A lot of people won’t read this and will consider me insane for suggesting something like this, but if you have decided to give me a chance to explain my logic, thank you. We know Carolina is a team that likes to be innovative, so we will likely see them address holes on the roster with an out-of-the-box approach. Well, would it not be on-brand for the Hurricanes to replace from within?
Tony DeAngelo was sent to his boyhood Philadelphia Flyers on the second day of the draft for three picks. We’ve already talked about this here on Cardiac Cane. I’ll link to it just below this paragraph so you can read it if you would like to. But now, the Hurricanes are going to have to find a way to replace the Sewell, New Jersey native and that is not going to be an easy task.
However, I am of the mind that Carolina’s answer to their need for an offensively gifted defenseman resides within the organization as it is. As I mentioned in the title, I believe the answer to Carolina’s major need for offense from the blueline spent last year on the injured reserve and that Jake Gardiner is indeed the answer to that question.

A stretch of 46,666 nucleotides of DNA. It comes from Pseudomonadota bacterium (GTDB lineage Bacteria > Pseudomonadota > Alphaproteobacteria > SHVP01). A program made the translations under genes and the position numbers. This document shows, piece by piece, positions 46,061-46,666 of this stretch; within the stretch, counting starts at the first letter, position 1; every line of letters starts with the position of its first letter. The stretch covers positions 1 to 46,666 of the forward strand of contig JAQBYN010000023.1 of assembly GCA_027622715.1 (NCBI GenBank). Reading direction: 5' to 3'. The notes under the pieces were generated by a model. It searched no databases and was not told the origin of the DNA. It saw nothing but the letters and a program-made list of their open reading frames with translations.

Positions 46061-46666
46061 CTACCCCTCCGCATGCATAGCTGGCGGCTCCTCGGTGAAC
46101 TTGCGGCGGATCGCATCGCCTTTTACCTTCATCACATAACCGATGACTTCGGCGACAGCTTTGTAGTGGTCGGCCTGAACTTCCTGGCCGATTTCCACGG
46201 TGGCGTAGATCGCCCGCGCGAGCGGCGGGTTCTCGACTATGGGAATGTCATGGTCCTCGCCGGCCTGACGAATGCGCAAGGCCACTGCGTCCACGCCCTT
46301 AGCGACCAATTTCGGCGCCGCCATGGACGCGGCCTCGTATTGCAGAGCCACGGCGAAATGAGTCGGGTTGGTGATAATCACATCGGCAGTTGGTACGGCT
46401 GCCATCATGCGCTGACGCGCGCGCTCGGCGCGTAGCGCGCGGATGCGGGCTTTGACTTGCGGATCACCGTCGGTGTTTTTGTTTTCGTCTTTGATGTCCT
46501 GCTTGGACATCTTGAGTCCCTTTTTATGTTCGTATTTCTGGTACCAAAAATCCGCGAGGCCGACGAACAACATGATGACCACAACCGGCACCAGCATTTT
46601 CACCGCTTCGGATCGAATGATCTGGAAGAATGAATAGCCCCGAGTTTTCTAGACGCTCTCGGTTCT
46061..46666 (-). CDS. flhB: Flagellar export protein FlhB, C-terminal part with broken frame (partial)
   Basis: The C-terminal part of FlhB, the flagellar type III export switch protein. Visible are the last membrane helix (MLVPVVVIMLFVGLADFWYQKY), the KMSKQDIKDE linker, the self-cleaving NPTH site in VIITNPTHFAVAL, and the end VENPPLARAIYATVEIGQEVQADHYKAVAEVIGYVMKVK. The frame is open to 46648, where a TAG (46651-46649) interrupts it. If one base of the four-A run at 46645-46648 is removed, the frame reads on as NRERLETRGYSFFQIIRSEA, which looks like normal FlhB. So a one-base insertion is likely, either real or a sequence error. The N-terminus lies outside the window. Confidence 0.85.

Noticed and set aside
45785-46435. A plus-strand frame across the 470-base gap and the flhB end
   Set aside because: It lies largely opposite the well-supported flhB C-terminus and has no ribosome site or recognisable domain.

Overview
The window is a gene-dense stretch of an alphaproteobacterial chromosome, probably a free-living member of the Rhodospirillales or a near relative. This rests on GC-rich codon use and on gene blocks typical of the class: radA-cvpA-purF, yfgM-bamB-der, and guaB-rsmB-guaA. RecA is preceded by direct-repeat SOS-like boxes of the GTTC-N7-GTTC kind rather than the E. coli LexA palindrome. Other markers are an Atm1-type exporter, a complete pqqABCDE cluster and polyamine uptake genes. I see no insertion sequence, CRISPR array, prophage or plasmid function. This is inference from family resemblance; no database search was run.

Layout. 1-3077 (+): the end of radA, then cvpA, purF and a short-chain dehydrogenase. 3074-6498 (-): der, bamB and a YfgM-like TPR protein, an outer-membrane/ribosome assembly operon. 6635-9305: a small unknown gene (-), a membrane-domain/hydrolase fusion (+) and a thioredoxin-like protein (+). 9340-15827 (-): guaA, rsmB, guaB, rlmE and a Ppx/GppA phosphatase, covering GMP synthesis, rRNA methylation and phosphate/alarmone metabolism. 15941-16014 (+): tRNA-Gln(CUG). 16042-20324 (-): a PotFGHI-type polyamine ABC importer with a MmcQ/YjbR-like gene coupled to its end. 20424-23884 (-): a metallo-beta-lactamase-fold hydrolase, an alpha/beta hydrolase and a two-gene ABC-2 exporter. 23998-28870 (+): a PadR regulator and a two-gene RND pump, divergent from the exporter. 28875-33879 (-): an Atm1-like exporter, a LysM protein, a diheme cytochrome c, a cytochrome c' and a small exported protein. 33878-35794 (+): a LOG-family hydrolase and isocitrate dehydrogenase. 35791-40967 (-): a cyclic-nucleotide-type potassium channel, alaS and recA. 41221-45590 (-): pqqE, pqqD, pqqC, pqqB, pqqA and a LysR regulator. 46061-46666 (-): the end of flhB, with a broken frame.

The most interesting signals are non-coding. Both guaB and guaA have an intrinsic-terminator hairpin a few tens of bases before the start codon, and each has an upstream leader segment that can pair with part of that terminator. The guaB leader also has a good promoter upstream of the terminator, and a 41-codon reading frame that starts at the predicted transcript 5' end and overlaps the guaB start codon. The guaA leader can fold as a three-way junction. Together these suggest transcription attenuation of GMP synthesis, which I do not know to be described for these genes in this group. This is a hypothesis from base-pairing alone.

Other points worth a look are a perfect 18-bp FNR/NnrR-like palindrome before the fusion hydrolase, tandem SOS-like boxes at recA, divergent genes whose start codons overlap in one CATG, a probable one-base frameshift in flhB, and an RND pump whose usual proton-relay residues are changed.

When the Hurricanes do eventually move into next year, the team needs to replace the offense and powerplay production of Tony DeAngelo. That is Jake Gardiner’s area of expertise. A lot of the fans that hate his defensive miscues and mistakes can still join me in acknowledging his fantastic range of passing and offensive prowess. Gardiner is one of the most effective powerplay quarterbacks in the league.
Is he defensively unstable? Certainly, but DeAngelo wasn’t exactly a stone wall in his own zone. If the Canes can cater to meet the needs of Gardiner, the results could be very similar. There’s way less risk with his off-ice baggage (Gardiner by all accounts is a stand-up guy) and Gardiner is out of contract at the end of next year if this experiment doesn’t go well. There’s no reason to stay with it if the results are not what you’re looking for.
What puts most people off of the idea of keeping Jake Gardiner around is his $4.05 million cap hit that expires at the end of next year. His skill set is very similar to the recently departed DeAngelo. Is it a perfect fit? No. DeAngelo’s a right-hand shot and it made his transitions more comfortable on one side of the ice which will be the opposite to Gardiner, but that shouldn’t be the deciding factor.
If the choice is to use valuable futures to get rid of the final year of the Gardiner or keep the future assets you have and see what happens using a player that is already on the roster for 82 games and see if anything happens. If not, it will be cheaper to move him at the deadline. If it is a good fit and Gardiner reverts back to playing the way he was before the COVID pause in 2019-20, then you reap the rewards of a clever decision.